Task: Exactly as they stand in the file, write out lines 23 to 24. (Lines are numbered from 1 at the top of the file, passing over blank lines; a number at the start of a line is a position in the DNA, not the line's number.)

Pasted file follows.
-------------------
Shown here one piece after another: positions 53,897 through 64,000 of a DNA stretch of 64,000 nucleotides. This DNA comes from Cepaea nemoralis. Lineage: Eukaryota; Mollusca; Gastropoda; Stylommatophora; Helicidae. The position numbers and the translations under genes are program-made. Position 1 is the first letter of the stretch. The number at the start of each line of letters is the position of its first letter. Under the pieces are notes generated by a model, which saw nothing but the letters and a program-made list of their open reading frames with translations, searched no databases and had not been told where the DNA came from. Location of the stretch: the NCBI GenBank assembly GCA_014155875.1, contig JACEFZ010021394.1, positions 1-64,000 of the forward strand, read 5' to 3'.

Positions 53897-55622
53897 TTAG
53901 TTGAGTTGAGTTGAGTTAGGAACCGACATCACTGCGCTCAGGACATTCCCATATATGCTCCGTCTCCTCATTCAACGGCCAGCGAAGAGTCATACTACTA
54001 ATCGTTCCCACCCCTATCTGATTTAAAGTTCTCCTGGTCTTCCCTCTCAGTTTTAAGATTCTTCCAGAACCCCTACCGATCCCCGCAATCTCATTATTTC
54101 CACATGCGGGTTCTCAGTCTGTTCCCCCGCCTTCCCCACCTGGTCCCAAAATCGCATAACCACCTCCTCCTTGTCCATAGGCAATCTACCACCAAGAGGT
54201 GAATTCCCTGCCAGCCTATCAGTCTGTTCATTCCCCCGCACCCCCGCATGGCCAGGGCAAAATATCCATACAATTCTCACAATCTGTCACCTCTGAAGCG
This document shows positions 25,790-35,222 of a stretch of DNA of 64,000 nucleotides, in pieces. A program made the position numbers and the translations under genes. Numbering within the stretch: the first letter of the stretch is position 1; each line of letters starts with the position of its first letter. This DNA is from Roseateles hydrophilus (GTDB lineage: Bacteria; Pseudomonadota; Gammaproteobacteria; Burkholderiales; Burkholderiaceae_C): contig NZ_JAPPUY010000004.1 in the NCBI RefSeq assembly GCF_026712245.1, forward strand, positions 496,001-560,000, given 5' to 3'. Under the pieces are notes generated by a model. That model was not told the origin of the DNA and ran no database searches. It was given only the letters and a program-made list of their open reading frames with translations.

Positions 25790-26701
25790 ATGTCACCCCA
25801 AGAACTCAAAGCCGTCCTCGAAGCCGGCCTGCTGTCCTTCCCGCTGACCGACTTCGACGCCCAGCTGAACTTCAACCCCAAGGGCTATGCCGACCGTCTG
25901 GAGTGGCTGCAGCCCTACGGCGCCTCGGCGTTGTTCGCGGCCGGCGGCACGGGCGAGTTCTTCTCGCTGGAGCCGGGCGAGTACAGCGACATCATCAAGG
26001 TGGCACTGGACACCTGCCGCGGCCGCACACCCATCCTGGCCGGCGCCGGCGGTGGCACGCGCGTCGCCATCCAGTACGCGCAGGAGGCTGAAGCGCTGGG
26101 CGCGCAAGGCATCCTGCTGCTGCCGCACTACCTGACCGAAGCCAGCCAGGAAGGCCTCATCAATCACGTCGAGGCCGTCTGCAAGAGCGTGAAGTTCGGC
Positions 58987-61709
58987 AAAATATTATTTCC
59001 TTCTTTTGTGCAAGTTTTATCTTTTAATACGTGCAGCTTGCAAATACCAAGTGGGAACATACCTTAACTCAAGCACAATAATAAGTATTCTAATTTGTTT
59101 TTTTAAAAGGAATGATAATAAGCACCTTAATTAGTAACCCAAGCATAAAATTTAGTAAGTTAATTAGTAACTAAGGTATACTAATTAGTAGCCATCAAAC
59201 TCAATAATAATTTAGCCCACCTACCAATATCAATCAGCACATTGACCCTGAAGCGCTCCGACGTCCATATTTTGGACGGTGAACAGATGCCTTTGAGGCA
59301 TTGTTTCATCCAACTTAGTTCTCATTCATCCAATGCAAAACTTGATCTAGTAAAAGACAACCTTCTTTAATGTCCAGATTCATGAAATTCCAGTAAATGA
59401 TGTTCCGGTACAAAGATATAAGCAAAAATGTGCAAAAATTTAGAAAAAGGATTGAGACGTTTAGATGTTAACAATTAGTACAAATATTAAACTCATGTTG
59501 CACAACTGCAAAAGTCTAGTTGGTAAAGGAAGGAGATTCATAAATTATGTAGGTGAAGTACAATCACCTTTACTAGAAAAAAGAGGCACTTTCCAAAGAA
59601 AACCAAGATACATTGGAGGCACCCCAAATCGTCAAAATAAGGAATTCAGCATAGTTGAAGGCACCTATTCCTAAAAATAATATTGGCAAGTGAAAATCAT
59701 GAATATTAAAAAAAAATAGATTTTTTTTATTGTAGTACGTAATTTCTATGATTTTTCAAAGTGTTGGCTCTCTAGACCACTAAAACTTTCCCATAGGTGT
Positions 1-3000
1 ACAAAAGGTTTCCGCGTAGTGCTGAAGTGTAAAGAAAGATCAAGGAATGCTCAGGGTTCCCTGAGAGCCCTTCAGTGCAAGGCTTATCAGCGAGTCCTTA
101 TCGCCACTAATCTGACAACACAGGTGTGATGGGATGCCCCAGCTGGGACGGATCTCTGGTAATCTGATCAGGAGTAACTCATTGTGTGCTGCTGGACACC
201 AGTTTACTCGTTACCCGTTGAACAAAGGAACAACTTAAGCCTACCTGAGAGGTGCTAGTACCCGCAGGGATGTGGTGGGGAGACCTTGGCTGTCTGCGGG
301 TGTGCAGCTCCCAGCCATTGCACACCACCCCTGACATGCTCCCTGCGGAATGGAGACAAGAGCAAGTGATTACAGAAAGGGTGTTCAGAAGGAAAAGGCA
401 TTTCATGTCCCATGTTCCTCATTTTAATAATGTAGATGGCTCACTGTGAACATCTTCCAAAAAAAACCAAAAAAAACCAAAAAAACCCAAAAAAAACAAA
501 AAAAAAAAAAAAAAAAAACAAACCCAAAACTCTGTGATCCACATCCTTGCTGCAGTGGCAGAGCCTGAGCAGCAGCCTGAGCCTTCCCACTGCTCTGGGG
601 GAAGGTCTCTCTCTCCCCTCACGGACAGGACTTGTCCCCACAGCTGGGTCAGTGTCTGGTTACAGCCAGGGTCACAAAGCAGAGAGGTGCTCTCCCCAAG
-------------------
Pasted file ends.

59601 AACCAAGATACATTGGAGGCACCCCAAATCGTCAAAATAAGGAATTCAGCATAGTTGAAGGCACCTATTCCTAAAAATAATATTGGCAAGTGAAAATCAT
59701 GAATATTAAAAAAAAATAGATTTTTTTTATTGTAGTACGTAATTTCTATGATTTTTCAAAGTGTTGGCTCTCTAGACCACTAAAACTTTCCCATAGGTGT